We, as Indians often see and experience so many cultures that new cultures do not overwhelm us in the negative way. Food is an important symbol of a region or a community’s style of living and their values. But it is strange that we know so much about the South Indian cuisine, the North Indian cuisine- but have minimal knowledge about the cuisine of the north eastern states. We take it for granted that our folks from the North East feed on chow Mein, noodles, momos and all things Chinese. That is our highly prejudiced mind and the lack of awareness about other more vibrant cultures. Here I have persuaded a friend of mine from Manipur, to provide readers with an overview of the Manipuri cuisine. One must remember that in Manipur and some other states in the North East, tribe’s form the basic units of the society and obviously, the method of living vary from one tribe to another.

Here is what she had to say-

Healthy, organic and simple would be the suitable words to describe the Manipuri cuisine. Manipur comprises of several tribes and languages. Despite the differences between each culture and tribe, the dishes somehow become the symbol of unity with diversity. Rice is the staple diet of the Manipuris. Usually, a normal Manipuri lunch and dinner comprise of rice, some boiled vegetables (kangsoi, champhoot) and iromba. Iromba is a combination of mashed potatoes, King Chilly (or Raja Mirch), ngari (fermented fish) and some herbs. Fermented fish or ngari is a necessary food item for the Manipuris. Almost every dish includes ngari as its vital ingredient. Some of the dishes are hot. Umorok (or Raja Mirch) is commonly used in the dishes. However they are not necessarily spicy. People refrain from using many spices (also known as maru-marang) and oil in the local dishes. But one of the most relished spicy and oily foods that are widely accepted is Bora. Bora is similar to Pakora in that both are made with gram flour. However, Manipuris like to add a twist of some indigenous herbs on their own. Bora is made of gram flour, maroi nakuppi(Chinese Chives), phadigom( coriander leaves) and zeera powder. The aroma of Boras being fried becomes irresistible for Manipuris all alike. One would like to mention some of the Manipuri herbs found only in the state: Maroi Napaakpi (Hooker chives), Maroi nakuppi(Chinese chives), Mayang ton(Lemon basil), Phaakpai(Vietnamese coriander). It is very rare to find these herbs outside Manipur. At the end of every meal, desserts are usually taken in the form of fruits, kheer mixed with fruits, amla juice or passion fruit juice. The options for desserts vary according to the choices of the family members. Manipuris practice this common, ancestral and eco-friendly habit at the end of every meal: They wash their hands with salt and water instead of using salt. Another famous vegetarian salad is Singju. Singju is made with finely chopped banana stem, banana flower, cabbage, lotus stem, homemade spices and yes, king chilli powder. When brought from outside, the salad is wrapped in banana leaf. While some Manipuris are pure vegetarians, many Manipuris do indulge in non-vegetarian dishes from time to time. Some of the street-non-vegetarians dishes that are enjoyed widely are Saa gil or Saa marin(pork sausages). These sausages however, are stuffed with herbs for healthier intake. Children, young adults and adults alike flock to these street shops time to time to indulge in these non-vegetarian delicacies. Pork, beef and chicken are the three major non-vegetarian dishes taken by non-vegetarians in Manipur.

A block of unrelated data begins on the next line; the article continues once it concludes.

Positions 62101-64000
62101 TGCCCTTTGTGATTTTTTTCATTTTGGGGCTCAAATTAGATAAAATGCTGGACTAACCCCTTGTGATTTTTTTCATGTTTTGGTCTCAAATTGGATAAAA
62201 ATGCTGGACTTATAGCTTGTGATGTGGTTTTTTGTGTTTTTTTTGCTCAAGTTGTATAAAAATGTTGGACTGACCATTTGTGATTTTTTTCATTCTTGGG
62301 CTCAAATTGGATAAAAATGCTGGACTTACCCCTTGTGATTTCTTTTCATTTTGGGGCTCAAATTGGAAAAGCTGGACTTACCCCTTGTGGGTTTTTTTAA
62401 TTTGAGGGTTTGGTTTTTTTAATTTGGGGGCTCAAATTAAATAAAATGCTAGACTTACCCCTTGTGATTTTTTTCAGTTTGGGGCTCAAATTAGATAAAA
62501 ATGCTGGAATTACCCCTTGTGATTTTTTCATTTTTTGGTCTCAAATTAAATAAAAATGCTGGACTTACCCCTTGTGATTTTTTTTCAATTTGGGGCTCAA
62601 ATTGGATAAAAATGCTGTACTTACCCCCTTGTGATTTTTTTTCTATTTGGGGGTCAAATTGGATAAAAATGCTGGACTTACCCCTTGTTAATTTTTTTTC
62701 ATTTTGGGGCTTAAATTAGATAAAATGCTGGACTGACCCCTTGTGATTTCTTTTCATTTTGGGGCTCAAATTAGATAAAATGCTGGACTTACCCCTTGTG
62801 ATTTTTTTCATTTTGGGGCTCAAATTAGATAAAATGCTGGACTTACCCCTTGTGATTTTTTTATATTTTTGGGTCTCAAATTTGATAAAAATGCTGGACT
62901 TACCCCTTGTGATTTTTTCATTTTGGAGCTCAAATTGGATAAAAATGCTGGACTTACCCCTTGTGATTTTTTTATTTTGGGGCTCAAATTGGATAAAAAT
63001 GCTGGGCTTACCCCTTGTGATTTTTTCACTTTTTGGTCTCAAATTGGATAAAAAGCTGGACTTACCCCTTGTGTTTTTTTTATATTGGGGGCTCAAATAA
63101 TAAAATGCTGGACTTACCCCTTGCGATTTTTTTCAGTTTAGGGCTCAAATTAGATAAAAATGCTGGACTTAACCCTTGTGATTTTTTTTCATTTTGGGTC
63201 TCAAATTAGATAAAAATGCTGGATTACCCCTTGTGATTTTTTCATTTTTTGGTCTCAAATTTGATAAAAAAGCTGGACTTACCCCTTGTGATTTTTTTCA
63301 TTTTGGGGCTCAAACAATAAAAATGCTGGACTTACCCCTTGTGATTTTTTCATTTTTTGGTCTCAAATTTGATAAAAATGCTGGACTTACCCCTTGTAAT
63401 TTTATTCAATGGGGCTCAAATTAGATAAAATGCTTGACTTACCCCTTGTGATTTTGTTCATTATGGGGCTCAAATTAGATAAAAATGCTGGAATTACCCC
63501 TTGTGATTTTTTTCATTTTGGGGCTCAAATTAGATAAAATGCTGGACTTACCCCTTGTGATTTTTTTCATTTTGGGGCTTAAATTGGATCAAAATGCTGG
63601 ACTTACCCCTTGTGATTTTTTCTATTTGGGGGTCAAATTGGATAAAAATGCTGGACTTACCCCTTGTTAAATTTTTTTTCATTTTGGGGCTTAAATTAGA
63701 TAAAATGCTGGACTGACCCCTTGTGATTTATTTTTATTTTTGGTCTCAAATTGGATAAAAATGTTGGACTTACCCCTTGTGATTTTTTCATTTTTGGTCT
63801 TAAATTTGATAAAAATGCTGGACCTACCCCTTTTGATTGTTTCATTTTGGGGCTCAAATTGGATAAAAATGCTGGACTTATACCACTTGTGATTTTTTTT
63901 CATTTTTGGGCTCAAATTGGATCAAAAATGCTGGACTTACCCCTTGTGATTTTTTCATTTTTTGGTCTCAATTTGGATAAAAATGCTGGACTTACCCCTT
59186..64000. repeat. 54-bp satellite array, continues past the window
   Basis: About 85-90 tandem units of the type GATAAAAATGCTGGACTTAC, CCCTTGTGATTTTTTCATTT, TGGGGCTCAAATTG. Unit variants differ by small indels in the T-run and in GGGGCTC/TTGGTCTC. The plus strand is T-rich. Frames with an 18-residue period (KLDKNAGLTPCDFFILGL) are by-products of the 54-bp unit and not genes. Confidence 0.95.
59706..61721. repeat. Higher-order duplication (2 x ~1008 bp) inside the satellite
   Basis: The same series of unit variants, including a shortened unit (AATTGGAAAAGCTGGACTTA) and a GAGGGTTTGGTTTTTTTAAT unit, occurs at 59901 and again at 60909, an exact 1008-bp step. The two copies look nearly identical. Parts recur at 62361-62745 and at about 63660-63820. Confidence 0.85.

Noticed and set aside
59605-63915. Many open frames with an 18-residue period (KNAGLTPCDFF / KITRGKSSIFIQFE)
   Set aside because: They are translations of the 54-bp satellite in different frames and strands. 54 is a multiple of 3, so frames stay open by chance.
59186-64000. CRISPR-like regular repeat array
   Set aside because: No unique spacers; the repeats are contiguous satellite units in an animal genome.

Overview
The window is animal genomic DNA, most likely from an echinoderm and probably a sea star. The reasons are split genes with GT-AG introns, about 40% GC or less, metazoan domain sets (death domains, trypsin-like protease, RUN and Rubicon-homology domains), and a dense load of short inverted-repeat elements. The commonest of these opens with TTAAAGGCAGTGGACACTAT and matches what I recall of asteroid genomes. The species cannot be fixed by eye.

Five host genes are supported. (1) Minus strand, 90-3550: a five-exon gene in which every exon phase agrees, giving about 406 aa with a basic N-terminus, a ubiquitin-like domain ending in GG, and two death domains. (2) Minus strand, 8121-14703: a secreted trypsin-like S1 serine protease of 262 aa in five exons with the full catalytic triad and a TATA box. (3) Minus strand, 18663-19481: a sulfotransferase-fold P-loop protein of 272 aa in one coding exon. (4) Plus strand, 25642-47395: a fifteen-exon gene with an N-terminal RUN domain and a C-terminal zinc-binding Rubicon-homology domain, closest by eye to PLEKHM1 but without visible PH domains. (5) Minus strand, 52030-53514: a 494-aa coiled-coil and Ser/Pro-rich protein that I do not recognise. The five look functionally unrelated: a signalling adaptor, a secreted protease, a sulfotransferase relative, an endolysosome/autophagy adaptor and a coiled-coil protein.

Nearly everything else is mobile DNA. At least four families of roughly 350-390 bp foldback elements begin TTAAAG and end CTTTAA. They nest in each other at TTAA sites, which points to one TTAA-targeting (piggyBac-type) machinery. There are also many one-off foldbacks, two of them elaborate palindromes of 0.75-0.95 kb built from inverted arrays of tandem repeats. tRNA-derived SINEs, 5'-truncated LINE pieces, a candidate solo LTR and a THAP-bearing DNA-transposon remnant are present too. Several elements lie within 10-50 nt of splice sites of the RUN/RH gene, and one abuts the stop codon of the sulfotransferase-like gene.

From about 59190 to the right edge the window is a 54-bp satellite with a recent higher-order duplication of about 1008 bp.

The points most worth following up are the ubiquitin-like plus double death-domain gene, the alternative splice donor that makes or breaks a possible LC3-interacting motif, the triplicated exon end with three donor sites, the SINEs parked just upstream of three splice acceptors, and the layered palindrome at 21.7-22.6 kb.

My word- Bog! Does that not sound delicious and mouth-watering!!The vegetarian and non-vegetarian – both the dishes found equal proportions in the Manipuri cuisine. The non-vegetarian food is not limited to just fish and chicken but as one can see in the given description, includes other things as well, like beef, pork etc. For die hard foodie, Manipuri cuisine is a must try.

P.S – Them, Kaki Pah E (thank you) J

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Deeksha Yadav

Deeksha Yadav

A literature kid.